Tuesday, January 13, 2015

Romero's game changers

A confrontation between President Franklin Roosevelt and the U.S. Supreme Court in the 1930s was only defused when one of the nine justices changed his mind, leading to a favorable result for Roosevelt, and removing the need for the President to take on the nine Court members.  Accordingly, the one jurists’ change of heart is called “the switch in time that saved nine.”  The episode demonstrates how making a single change can have broader consequences.  In the canonization process for Archbishop Oscar Romero of El Salvador, the following three switches in time paved the way for a panel of nine theologians to certify last week that Archbishop Romero is a martyr as defined by the Church.

·         Carlos Mauricio Funes Cartagena sworn in as President of El Salvador, June 1, 2009.

Mauricio Funes was to official recognition of Archbishop Romero in El Salvador what Constantine was to the acceptance of Christianity in Rome.  Like the Roman Emperor, Funes was committed to Romero both for political expediency as well as for what appears to be genuine faith.  Funes recognized that Romero had achieved a broad level of international acclaim, but had never been tapped by any Salvadoran government.  On the other hand, Funes and his wife appear to be genuine Romero devotees, believing his intercession allowed them to conceive a child after experiencing fertility problems.  Whatever his motivation, Funes’ appearance on the scene was decisive for the Romero cause.   Before Funes arrived, the key obstacle to Romero’s beatification was the perception that the far left was using Romero, in the words of Pope Benedict, “as their badge, as an emblematic figure;” while official circles and the right were decidedly cool to his cause.  Funes came to power in coalition with the leftwing FMLN, but he was not a former guerrilla nor even a member of the party.  Instead, Funes was a centrist, who had several confrontations with the party during his term.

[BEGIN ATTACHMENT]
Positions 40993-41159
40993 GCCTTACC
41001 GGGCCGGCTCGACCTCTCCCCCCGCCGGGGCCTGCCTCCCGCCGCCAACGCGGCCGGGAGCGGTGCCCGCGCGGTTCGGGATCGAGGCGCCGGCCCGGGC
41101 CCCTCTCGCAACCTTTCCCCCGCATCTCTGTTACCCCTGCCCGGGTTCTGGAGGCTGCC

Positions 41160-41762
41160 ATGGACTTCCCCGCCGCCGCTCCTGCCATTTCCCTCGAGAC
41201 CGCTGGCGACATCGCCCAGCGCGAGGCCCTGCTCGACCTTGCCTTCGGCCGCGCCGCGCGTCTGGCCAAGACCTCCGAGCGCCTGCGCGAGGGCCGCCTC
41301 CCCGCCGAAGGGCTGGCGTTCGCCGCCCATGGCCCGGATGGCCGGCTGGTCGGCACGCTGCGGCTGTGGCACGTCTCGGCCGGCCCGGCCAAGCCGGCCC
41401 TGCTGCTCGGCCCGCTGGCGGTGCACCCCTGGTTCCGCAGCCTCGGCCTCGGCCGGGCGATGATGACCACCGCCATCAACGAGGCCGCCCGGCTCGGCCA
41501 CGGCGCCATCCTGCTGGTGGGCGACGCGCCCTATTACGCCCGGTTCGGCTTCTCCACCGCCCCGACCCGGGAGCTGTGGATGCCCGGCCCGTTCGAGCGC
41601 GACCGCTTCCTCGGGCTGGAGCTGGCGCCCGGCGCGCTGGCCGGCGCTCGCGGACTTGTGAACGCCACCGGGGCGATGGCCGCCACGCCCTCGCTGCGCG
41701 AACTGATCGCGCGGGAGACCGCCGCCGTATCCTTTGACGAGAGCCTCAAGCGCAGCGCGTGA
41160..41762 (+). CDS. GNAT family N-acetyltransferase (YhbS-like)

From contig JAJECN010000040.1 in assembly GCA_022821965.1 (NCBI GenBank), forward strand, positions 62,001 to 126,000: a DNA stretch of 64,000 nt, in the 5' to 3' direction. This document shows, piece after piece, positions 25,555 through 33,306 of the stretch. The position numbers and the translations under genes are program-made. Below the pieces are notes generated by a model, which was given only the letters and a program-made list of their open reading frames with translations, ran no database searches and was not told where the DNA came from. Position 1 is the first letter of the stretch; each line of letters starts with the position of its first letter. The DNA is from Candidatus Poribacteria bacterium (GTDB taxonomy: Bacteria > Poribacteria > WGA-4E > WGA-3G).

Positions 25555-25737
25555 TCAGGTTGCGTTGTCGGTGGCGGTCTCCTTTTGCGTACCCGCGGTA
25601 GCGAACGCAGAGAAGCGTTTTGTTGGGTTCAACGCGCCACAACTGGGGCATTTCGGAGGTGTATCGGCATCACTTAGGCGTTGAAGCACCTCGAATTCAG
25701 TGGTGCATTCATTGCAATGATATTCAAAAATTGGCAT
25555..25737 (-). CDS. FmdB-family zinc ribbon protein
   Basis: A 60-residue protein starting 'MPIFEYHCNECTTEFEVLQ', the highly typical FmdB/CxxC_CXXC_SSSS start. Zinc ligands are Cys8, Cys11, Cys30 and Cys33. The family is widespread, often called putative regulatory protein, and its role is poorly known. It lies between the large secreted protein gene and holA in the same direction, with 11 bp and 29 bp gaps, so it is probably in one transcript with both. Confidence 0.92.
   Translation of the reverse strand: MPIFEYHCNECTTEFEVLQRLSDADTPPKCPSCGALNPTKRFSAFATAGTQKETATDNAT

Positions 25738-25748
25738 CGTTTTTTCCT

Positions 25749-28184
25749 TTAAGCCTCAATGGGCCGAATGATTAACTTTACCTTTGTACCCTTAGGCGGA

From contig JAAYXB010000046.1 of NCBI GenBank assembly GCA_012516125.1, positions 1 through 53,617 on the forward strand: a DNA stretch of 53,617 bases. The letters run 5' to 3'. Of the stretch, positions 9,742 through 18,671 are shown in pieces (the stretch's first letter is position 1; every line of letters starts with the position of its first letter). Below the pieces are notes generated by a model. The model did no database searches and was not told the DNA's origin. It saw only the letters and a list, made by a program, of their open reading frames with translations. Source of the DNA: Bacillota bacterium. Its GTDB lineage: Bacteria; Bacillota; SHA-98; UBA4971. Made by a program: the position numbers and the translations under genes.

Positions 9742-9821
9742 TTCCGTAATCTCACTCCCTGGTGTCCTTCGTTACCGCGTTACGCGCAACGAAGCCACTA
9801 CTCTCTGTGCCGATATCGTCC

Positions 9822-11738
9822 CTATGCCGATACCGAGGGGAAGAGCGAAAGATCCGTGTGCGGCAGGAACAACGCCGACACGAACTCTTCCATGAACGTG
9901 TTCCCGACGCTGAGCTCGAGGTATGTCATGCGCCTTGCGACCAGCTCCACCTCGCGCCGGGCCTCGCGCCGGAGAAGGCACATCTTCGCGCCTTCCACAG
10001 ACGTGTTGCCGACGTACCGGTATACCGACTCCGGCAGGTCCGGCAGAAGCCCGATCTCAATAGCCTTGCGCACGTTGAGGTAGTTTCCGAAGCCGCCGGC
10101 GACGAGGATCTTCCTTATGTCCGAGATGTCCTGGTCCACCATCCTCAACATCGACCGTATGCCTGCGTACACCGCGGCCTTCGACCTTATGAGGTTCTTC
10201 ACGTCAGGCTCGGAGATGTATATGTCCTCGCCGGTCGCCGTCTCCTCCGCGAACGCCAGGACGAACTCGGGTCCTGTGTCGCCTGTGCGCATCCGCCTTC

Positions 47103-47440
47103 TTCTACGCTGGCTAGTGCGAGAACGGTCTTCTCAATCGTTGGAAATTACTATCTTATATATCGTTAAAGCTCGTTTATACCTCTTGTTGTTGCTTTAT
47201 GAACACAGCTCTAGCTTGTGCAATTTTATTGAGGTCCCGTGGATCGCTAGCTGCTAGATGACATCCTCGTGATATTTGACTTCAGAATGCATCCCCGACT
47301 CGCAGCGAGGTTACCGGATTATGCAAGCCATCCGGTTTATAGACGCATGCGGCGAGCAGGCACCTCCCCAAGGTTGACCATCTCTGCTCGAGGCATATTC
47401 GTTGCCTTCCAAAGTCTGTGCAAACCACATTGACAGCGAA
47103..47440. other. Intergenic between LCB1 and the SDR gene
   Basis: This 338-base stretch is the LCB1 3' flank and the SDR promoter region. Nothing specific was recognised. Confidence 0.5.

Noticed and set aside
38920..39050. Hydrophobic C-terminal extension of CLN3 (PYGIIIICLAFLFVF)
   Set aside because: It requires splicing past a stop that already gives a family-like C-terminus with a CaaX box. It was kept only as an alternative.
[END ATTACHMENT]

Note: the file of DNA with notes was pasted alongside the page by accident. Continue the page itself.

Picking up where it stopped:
Funes began his administration by stating that Romero would be its spiritual guide, and he presented Romero as the national moral reference for El Salvador.  Funes admitted the State’s role in Romero’s assassination and issued an official apology.  Funes led a number of high profile tributes, becoming the first Salvadoran president to attend Romero commemorations, and naming several infrastructure projects after Romero, including El Salvador’s airport and a new highway artery.  On the one hand, Funes’ actions revolutionized the position of officialdom vis-à-vis Romero, making Romero as prominent in Salvadorans’ self-image as he had been in outsiders’ vision of El Salvador.  This represented a tectonic shift, which mollified many of the divisions in Salvadoran society about Romero, and made the martyred bishop no longer taboo.   On the other hand, because Funes was a centrist, and because of his highly personalized devotion to Romero, his intervention was not seen as further utilization of Romero by the extreme left, but rather a nationalization of his figure which helped dispel the polarization which had led to the stagnation of the cause.

·         Gerhard Ludwig Müller appointed Prefect of the Congregation for the Doctrine of the Faith, July 2, 2012.